Social Issue, Burglary
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Burglary is defined as “the breaking into and illegal entry of a structure with intent to commit a crime”, Amy B. 2012.
In the UK there is an estimated burglary every 40 seconds. In 58% of them there was someone in the house at the time, 44% were committed in broad day light and 1 in 4 burglary victims will get burgled again. The top 5 items that are taken during these incidents are:-
* small electrical items, such as cameras
As well as the financial aspect of having your possessions stolen there is also the mental trauma to the victim. The effects are very wide ranging, the victims can feel as if their security has also been stolen and can encounter the emotions of fear, anger, resentment, shame, grief and mood swings. “Half the people affected found that the experience was like a physical violation. Some never feel safe in their own home again and to take some measure of control back they have to move”, Blanca. 2011. FIGURE 1 Trends in domestic burglary, 1981 to 2011/12
The above chart shows the level of burglary in England and Wales for the last 30 years as you can see, throughout the 15 year it has went down, however it now seems to be steadying out.
TYPES OF BURGLARY
When most people think of burglary, the first thing that comes into their mind is a smash and grab; were an offender has broken their way into a home by smashing a window or breaking a door down then ransacking the premises. There is more to it than that.
A high number are committed by opportunists who will take advantage of a situation, for example doors and windows being left open, and will only take a couple of high value items and be gone within minutes.
There are also prowler’s who will be more complex and will have a good system of disposing of goods. They will watch your habits to see when you are least likely to be at home and will take a high volume of items, sometimes even going away to stash some then coming back for more.
You also can have burglars who have someone internal who will let them know when premises are vacant, such as when the occupant is on holiday. These type usually then proceed with a removal van being used and the full contents of the building are being stolen. This is not a common type but can be very traumatic. What is now becoming more common is when only car keys are taken. Due to improvements made over the years to car security, it is easier now to just get hold of the keys when stealing a car. One way this is being committed by burglars is by them going around a neighbourhood checking through letterboxes to identify car keys that are left near the front door, then using a long stick to retrieve them. Also very common are distraction burglaries in which the home owner is tricked or distracted by one offender while another gains access to commit the crime, mainly the theft of cash and jewellery. The elderly are particular victims of this type of crime.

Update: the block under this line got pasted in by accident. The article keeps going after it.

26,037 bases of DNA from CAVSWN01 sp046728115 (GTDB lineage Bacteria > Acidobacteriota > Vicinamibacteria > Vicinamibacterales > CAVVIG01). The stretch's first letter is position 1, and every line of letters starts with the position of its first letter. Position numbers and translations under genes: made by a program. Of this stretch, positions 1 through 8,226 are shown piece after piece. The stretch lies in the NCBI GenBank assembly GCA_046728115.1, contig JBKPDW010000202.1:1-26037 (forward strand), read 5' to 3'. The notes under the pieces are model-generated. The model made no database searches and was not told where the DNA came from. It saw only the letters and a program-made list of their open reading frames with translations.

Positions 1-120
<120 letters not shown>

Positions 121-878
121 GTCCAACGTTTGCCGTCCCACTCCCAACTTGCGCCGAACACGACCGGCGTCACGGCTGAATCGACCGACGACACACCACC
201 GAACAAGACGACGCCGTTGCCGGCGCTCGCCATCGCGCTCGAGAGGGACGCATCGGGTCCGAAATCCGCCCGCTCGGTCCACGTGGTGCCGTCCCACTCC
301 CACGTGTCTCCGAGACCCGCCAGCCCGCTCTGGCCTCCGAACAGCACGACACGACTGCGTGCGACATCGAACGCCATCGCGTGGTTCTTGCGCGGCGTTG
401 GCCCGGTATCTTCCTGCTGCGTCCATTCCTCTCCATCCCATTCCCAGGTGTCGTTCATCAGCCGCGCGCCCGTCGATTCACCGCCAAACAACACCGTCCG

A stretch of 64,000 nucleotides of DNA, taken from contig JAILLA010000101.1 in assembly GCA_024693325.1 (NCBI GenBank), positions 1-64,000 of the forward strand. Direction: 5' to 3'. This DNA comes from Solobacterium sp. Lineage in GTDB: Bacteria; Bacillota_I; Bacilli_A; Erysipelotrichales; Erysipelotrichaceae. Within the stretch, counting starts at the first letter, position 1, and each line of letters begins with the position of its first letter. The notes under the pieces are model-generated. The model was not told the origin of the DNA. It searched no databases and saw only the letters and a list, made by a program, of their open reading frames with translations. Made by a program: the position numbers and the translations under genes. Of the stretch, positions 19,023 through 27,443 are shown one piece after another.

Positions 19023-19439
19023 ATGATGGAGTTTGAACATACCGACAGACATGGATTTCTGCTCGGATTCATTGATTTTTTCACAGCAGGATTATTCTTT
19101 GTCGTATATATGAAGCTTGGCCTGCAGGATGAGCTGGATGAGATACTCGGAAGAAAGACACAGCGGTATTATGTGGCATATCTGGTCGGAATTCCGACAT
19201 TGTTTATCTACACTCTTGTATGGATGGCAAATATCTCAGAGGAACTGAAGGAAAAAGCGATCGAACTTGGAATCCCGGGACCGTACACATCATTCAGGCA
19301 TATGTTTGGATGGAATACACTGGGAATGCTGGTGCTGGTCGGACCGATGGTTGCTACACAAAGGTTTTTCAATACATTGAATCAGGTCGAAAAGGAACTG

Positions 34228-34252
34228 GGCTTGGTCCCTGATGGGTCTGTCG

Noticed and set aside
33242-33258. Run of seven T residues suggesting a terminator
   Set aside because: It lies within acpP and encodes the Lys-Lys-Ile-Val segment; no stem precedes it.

More and more burglars are now targeting building sites and other construction areas targeting tools, equipment and also high volume metals like copper. This can increase building costs to a high degree due to the loss of equipment and the destruction also caused by the removal of copper piping.
The type which causes the most distress and trauma is when there are intruders in the home while the homeowners are at home and a physical confrontation occurs, especially if there is a family with children present. This can be a life changing moment and a lot of people are never the same again. They will suffer from anger, resentment and have a sense of failure; they will also never be able to feel as if they are safe in their own home again.
RIGHTS OF THE HOUSEHOLDER
At the minute the law states that a householder has the right to repel a burglar using reasonable force and to even detain a burglar using Citizen’s Arrest, as long as only reasonable force has been used.
Reasonable force is defined by the setting; for example if you are confronted by a burglar who is armed and has shown intent to use lethal force and you are in possession of knife, it is then reasonable to use it to defend yourself. What is not considered reasonable is if the burglar is not armed or hasn’t shown any attempt to harm you, but you still use the knife. This is all open to interpretation and any such acts could have to be determined in a court by a jury, who will decide if reasonable or excessive force was used.
However, things could be changing as Justice Secretary Chris Grayling has announced a shake-up of legislation concerning this. It comes after Britain’s top judge reinforced the notion that a person’s home is their castle, saying furious householders have the right to get rid of burglars and are not expected to remain calm when confronted by intruders, Sean Billey 2012. In response, Chris Grayling has announced that legislation will be changed so that if, in the cold light of day, it appears that disproportional force seems to have been used, then this will be acceptable but grossly disproportional force will still be illegal; in other words if a householder stabs a clearly unarmed intruder while he is subdued or trying to get away, then this would be classified as disproportional force and thus would still be illegal. This is still left wide open to interruption, and no date has yet been set for these changes to happen.
FIGURE 2 POLICE RECORDED AND CSEW CRIMES 2011/12, BY CRIME TYPE
The above chart shows the percentage of reported crime in England and Wales over 2011, 2012. As u can see burglary represents 7% of the overall figure which at first glance seems relatively small but if you take into account it is 7% of 9.5 million, you then find that the figure is then comparatively larger.
WAYS OF PROTECTING YOUR HOME